the methods section

Writing in Biology -
Writing scientific papers
• Understanding how to do science is a powerful
• Communicating science is critical to success
and progress in science
• Good writing comes from clear thinking
• Precision in writing (language) is critical to
Good writing starts with a well organized
lab/data notebook
Keeping the laboratory notebook:
• goals and objectives – clear statements grounded in
clear rationale (record questions and uncertainties)
• a well thought through experimental approach that is
clearly laid out serves as the basis for planning the
experiment – flow charts, time-line, equipment, leads
to paragraphs of text
• the procedure should be laid out in check list format
to ensure that laboratory work will be done quickly
and accurately
• a record of data – if in doubt write it down
• the lab notebook becomes the starting place for
scientific writing
Keys to successful writing in
biology – from WAB
‘There is no easy to learn to write in biology or
in any other field. It helps to read a lot of good
writing and not just in biology. … But mostly
you just have to work hard at writing – and
keep working hard at it, draft after draft,
assignment after assignment. That will be
much easier to do if you have something in
mind that you actually want to say.’
More keys to successful writing in
biology – from WAB
‘All good writing involves 2 struggles: the
struggle for understanding and the struggle to
communicate that understanding to readers.
Like the making of omelets or crepes, the skill
improves with practice. There are no shortcuts
and there is no simple formula that can be
learned and then applied mindlessly to all
future assignments.’
Rules for writing from George Orwell
Politics and the English Language:
“I think the following rules will cover most cases:
(i) Never use a metaphor, simile or other figure of speech
which you are used to seeing in print.
(ii) Never use a long word where a short one will do.
(iii) If it is possible to cut a word out, always cut it out.
(iv) Never use the passive voice where you can use the active.
(v) Never use a foreign phrase, a scientific word or a jargon
word if you can think of an everyday English equivalent.
(vi) Break any of these rules sooner than say anything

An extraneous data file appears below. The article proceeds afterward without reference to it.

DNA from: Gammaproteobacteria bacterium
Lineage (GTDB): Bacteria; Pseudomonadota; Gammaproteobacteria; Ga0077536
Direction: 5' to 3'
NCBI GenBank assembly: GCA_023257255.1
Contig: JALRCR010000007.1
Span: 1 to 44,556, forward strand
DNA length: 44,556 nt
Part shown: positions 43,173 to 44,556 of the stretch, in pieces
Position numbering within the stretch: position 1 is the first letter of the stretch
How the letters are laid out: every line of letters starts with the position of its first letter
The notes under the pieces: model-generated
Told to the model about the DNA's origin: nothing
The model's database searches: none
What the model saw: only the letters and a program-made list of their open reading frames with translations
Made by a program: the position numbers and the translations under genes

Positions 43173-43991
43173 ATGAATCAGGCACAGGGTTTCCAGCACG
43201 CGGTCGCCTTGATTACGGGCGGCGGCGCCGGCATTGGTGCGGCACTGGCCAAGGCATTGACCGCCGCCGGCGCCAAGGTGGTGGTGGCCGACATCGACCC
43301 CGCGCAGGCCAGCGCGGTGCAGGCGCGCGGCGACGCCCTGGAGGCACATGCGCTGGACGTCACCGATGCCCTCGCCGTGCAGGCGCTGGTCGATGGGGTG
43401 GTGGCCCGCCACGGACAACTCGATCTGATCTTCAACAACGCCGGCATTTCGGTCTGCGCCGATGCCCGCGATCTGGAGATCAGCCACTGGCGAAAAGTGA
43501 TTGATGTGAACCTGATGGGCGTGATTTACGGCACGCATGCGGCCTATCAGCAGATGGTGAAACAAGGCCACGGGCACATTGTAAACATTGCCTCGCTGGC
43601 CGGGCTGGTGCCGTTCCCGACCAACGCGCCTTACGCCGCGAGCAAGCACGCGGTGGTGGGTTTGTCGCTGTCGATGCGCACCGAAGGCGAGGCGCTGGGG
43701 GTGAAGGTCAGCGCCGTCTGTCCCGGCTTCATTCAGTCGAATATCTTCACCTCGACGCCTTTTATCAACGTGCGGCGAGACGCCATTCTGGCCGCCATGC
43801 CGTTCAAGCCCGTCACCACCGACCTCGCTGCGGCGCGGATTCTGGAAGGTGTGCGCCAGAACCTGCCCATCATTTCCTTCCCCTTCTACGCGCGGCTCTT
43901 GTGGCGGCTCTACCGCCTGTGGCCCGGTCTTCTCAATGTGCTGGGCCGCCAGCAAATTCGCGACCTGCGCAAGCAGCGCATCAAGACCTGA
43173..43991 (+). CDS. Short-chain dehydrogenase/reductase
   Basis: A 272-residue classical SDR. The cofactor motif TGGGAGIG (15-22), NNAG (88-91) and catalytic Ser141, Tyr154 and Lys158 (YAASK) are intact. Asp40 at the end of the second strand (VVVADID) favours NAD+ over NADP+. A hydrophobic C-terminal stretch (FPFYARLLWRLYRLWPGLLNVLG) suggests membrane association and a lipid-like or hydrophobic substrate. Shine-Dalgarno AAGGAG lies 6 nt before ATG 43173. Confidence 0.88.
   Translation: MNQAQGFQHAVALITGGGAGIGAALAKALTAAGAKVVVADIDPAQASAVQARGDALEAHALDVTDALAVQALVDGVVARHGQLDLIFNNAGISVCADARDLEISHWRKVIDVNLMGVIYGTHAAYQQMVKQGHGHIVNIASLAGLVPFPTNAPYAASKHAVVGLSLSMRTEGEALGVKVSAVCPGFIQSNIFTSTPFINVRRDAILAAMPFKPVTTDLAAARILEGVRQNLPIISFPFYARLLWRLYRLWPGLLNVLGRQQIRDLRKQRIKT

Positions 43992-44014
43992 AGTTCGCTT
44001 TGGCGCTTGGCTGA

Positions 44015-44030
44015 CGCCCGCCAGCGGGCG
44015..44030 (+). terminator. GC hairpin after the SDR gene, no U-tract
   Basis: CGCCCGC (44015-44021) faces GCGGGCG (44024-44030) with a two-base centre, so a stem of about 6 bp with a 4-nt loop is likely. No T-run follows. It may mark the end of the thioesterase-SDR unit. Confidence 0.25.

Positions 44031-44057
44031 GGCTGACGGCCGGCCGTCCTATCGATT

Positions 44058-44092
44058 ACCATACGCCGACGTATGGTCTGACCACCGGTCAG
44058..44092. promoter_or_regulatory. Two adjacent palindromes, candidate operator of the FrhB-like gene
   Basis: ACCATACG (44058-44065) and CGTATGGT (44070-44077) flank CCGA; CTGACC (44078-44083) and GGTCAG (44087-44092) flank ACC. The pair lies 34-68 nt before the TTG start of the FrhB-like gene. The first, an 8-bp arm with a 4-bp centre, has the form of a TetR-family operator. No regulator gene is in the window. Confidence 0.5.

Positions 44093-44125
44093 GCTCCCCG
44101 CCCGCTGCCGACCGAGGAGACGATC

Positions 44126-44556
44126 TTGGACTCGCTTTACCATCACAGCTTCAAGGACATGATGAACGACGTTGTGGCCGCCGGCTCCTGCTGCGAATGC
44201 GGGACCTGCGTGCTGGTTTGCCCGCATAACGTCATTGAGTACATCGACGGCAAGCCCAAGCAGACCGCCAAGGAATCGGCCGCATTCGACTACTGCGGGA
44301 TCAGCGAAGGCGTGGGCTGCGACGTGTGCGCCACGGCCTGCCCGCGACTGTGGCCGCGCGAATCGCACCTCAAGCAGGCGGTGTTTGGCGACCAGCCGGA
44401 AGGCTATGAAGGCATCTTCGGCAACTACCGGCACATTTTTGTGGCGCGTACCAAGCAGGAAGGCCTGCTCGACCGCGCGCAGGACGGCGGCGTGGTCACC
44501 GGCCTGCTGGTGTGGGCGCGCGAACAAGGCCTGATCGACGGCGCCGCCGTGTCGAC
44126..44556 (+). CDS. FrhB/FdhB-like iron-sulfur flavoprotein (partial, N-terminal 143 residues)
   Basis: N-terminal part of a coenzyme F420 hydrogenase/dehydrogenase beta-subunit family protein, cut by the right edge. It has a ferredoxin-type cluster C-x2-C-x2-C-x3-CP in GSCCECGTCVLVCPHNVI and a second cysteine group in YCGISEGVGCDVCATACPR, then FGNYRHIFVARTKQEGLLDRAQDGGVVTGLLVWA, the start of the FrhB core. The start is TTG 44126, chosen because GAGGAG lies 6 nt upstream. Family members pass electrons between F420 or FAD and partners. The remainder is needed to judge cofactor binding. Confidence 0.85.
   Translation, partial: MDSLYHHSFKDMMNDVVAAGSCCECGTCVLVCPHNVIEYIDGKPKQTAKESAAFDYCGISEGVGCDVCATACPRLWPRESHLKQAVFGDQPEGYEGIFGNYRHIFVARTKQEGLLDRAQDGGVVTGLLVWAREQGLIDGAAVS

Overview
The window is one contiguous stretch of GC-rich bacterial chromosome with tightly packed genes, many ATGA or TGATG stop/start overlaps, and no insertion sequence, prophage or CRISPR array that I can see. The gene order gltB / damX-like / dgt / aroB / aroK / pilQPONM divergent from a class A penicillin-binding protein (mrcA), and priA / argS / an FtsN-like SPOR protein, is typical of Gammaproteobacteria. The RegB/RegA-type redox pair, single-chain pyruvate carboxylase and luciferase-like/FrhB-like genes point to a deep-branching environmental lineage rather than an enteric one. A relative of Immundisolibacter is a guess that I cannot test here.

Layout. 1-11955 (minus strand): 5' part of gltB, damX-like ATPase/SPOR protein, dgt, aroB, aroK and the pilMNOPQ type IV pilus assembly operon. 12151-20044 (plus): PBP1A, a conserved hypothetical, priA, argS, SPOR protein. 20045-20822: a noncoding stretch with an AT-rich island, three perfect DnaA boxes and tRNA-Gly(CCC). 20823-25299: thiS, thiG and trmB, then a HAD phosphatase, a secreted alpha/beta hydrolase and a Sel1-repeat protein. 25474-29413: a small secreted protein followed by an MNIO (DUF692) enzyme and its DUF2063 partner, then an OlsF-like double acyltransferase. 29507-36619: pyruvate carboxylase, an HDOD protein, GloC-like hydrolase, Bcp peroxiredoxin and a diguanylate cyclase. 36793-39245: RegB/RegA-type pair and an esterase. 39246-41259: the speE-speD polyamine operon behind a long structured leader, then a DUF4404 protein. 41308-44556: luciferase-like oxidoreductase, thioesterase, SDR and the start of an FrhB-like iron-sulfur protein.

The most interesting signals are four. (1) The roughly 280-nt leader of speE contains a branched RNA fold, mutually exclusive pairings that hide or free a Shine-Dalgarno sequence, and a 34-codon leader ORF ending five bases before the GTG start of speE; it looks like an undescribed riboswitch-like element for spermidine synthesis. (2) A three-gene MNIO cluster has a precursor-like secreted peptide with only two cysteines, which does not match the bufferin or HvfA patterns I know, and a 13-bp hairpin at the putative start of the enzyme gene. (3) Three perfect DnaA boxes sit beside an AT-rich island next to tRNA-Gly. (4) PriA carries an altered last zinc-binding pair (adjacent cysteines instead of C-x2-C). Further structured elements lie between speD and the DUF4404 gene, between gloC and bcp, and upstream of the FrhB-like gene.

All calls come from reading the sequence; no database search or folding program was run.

Basic structure of a scientific paper
In order:
1. Abstract
2. Introduction
3. Methods (Materials and Methods)
4. Results
5. Discussion
6. Literature cited
7. Tables
8. Figures
Materials and Methods
When writing the paper, don’t begin at the
beginning, start with the materials and methods
• It is the least complicated section, though it is
quite detailed.
• Careful reconstruction of what was done brings
freshly to mind the whole of the study.
• It is often tightly linked to the Results section,
and it may be beneficial to begin a rough draft
or at least an outline of that section as M&M is
Repeatability is:
• a fundamental feature of science
• what makes science so powerful
• would not be possible with a weak Methods section
The Methods section contains subsections:
• Materials - describe the plant or animals used
in the study (you may subtitle it as Plant
Material or Animal Materials, etc.)
• Use Latin names for species, designating
strains where appropriate
• Make it clear how they were maintained and
• May also provide a list of unusual or necessary
• Methods - for each experimental
manipulation used in the study, make a
separate subtitled section (eg. Pulse Rate
Measurement or Determination of
Photosynthetic Rate, etc.)
• Assists a reader in locating a method while
reading Results
• Details are introduced in context
• When a protocol from another paper is
followed exactly, cite that paper and then note
any deviations, if appropriate
• The source - manufacturer of any supplies or
instrumentation should be noted
Example Methods Section
from Allison 2002
What not to include:
• Unnecessary detail about how to run instrumentation
• The room number where the experiment was done
• How to prepare a solution (unless it is highly
• Words that can be abbreviated (see p. 11 & 268
WAB) (but never begin a sentence with an
• How statistics or measurements were performed
(unless highly unusual) – but useful to mention name
of computer program
• Any unnecessary detail (such as how samples were